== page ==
It was a tradition in the Szechwanese restaurants of Taipei for the waiters to place several little plates of food on the table while you ordered your dinner. A few pickles or peanuts or a little cucumber salad stimulated the appetite and provided a delicious foretaste of the coming meal.
This cucumber salad is essentially the same as that served in Szechwanese restaurants. Mrs.
Put the strips in a bowl, sprinkle the salt over them, and mix thoroughly. Set aside for at least 10 minutes at room temperature. Drain the cucumbers and squeeze out all the excess liquid with your hands.
Peel the cucumbers. Cut each one in half crosswise and then again in half lengthwise; scoop out the seedy pulp in the middle. Smash each piece of cucumber with the flat side of your cleaver (this makes the cucumbers more absorbent), then cut the cucumbers into strips about 2 inches long by ½ inch wide.
Clean the scallions, then smash each one with the flat side of the cleaver. Cut the scallions, both green part and white, into 2-inch lengths and add them to the cucumbers.
Smash the garlic cloves with the flat side of your cleaver, then peel. Chop the garlic coarsely, into pieces about the size of grains of uncooked rice. Add the garlic to the cucumbers.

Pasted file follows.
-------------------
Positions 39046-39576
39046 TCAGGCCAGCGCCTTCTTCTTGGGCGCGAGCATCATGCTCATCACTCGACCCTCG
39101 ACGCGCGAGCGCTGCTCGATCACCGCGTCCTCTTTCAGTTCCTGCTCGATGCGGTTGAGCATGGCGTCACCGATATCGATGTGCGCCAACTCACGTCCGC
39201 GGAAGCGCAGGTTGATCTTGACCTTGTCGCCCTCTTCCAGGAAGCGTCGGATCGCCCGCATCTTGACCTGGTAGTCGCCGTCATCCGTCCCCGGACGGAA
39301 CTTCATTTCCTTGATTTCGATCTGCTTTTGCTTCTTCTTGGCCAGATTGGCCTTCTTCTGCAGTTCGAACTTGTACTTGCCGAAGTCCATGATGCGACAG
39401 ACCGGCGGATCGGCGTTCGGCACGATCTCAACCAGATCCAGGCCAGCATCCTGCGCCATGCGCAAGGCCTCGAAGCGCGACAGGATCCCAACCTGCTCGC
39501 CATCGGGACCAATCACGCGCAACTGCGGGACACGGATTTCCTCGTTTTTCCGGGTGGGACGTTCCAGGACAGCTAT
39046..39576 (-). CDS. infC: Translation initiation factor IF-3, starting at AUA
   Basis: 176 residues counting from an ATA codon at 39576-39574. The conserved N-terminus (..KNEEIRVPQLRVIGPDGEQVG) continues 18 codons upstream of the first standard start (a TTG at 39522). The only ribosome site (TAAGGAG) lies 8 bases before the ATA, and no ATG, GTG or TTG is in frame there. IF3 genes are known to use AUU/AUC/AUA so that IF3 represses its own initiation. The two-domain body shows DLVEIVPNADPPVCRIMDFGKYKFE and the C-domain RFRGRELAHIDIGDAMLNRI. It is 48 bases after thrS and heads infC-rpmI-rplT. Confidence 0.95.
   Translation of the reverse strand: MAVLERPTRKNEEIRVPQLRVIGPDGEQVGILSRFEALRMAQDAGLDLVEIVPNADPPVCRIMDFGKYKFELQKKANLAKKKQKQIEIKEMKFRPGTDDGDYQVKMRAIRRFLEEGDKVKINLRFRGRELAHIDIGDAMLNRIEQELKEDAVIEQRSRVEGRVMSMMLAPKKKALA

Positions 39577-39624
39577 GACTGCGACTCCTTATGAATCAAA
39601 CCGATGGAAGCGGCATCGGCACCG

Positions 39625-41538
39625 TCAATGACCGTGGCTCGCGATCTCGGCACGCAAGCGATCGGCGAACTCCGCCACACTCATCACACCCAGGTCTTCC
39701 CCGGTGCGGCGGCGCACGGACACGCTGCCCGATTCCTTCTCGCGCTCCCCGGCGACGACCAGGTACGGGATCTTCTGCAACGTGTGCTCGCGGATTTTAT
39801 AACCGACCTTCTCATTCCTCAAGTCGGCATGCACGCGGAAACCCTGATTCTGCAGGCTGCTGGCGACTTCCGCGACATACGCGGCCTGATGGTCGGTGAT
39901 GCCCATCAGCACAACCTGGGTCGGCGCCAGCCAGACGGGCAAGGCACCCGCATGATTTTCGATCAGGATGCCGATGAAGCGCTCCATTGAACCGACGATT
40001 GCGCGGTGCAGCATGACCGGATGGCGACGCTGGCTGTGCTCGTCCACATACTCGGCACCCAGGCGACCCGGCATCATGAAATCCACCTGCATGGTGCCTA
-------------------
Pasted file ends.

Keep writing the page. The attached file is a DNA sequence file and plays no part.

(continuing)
Now add the soy sauce, sesame oil, vinegar, sugar, optional ground roasted Szechwan peppercorns, and optional hot pepper flakes in oil. (If you omit the two optional ingredients, the salad will be considerably less spicy and not at all hot. In that case, you may need to increase the amount of vinegar and sesame oil you use. But taste the cucumbers first before you do.) Mix the salad well.
Put the strips in a bowl, sprinkle the salt over them, and mix thoroughly. Set aside for at least 10 minutes at room temperature.
Drain the cucumbers and squeeze out all the excess liquid with your hands.
© 1976 Ellen Schrecker. All rights reserved.